By What Authority? The Rise of Personality Cults in American by Richard Quebedeaux

By Richard Quebedeaux

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Now it was becoming a means to other ends. The Second Great Awakening began in New England, with an in­ tellectually sophisticated revival of religion at Yale University in 1 802, led by its president, Timothy Dwight. One-third of the student body professed conversion . But as the awakening moved West, into Ken­ tucky and Tennessee especially, the intellectual thrust of New England preaching had to be dropped to gain popular interest. The Western 22 The Rise of the Religious Personality Cult revivalists were ministering to a migrating and floating population where opportunities for Christian nurture were few and far between, if they existed at all.

Change my career? Put my kids in private school? Get divorced? Get remarried? Join a new church? And the religion of mass culture not only helps its practitioners make decisions, it also offers believers power to live by­ the method, as it were, for successful living. In popular religion, the ease of decision-making, the power to live successfully, and the feeling of self-worth are all ultimately derived from a certain understanding of the nature of God and of humanity. The belief in an inscrutable deity beyond human reach who is wholly other in character is seldom found, because emphasis on God's unk­ nowability, his mystery, does not square with the modern effort to bring God close to humanity.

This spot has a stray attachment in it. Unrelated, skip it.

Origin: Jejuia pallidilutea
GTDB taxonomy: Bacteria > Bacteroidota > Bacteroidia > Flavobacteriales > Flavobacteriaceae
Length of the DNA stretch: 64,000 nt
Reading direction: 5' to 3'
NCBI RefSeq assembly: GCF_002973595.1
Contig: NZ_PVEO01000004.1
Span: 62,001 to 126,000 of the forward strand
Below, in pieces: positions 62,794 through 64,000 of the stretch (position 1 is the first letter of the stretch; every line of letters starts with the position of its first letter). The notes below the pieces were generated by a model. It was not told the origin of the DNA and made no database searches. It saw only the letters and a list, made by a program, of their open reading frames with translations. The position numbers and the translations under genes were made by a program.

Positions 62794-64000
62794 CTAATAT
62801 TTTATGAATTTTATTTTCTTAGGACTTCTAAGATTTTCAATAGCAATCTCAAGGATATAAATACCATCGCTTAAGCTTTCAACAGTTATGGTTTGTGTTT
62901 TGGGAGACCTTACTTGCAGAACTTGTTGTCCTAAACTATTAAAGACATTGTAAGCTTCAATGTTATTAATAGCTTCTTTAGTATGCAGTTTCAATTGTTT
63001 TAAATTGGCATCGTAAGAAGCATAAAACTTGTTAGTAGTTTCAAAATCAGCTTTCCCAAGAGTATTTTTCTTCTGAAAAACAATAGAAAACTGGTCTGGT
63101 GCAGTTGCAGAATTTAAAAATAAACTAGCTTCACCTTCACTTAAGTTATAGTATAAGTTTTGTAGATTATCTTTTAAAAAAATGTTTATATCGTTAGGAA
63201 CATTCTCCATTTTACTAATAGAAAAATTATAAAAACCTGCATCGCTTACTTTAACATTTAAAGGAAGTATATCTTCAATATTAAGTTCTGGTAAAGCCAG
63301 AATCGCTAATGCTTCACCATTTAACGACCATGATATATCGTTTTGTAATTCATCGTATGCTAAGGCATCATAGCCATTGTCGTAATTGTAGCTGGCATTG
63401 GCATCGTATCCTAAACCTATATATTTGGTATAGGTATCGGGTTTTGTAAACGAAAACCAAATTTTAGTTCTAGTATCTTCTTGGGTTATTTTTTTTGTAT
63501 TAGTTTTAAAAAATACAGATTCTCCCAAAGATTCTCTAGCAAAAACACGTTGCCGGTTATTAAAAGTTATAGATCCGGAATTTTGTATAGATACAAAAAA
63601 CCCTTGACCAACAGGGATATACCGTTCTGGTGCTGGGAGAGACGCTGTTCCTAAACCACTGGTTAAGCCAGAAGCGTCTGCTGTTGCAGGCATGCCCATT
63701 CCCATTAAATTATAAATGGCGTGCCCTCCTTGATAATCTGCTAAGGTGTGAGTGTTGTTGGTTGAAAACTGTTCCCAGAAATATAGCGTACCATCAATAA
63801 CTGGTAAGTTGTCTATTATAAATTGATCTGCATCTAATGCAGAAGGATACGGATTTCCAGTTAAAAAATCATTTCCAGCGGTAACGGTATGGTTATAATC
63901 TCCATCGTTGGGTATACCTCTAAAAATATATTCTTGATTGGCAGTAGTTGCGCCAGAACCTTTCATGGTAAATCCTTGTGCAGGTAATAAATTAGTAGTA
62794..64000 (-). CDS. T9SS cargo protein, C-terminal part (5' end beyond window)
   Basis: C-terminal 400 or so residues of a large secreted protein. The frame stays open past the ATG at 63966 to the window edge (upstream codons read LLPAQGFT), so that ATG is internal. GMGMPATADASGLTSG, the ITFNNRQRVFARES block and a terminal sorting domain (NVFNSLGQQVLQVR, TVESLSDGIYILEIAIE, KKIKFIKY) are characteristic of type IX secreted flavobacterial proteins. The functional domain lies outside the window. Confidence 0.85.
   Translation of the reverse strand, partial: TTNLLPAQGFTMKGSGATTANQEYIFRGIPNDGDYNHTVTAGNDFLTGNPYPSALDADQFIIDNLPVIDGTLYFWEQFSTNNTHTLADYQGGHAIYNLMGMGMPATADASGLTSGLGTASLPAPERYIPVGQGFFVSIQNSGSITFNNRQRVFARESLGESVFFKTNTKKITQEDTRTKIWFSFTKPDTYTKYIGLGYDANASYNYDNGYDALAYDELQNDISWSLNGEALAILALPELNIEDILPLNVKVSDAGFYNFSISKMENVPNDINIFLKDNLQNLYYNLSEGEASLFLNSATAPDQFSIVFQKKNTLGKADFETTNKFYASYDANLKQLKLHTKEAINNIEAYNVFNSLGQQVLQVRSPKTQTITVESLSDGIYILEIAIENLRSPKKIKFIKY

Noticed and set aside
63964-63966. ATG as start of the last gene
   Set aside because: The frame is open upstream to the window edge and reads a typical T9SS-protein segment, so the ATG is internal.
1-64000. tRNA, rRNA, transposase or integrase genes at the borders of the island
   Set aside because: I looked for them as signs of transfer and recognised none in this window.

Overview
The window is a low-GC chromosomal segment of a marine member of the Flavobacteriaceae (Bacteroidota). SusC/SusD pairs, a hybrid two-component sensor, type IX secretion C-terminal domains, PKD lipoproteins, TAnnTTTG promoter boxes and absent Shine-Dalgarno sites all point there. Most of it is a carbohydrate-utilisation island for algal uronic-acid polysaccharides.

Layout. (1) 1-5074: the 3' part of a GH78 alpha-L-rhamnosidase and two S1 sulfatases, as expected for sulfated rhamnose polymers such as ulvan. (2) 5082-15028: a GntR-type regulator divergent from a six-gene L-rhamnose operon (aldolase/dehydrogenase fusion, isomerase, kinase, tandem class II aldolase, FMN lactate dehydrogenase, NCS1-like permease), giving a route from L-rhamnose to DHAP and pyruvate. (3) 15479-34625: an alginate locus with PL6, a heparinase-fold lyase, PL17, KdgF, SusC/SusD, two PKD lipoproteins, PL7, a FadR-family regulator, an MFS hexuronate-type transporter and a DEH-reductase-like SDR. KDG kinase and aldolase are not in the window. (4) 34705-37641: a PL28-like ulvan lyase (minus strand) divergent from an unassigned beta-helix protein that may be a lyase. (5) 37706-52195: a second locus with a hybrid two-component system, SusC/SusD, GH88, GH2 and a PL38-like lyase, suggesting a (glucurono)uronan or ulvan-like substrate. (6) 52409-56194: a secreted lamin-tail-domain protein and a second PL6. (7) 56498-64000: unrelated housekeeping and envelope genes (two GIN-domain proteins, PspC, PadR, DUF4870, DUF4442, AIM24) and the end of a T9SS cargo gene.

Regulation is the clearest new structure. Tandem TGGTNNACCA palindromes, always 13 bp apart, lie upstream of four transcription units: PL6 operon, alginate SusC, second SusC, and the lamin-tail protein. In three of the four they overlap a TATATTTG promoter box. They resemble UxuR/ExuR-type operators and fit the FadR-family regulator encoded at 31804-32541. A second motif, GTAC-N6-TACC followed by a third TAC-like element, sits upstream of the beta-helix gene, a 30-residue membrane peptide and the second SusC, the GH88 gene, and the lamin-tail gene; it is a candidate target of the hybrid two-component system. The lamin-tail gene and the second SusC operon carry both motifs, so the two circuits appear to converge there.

As a new evangelical reviv­ alist, Graham laid out fresh principles by which the middle class could once again be reached by mass evangelism. He rejected the sensation­ alism of the "fumbling fundamentalist" revivalists who, in his opinion, destroyed their effectivenesss (among the more sophisticated) by intol­ erance, narrow-mindedness, and sectarianism, not to mention anti­ Cathol icism. He also announced his far-reaching decision to refuse any invitation to conduct a revival that was not tendered by a majority of the established Protestant clergy of the host city, including the "lib­ erals" among them.

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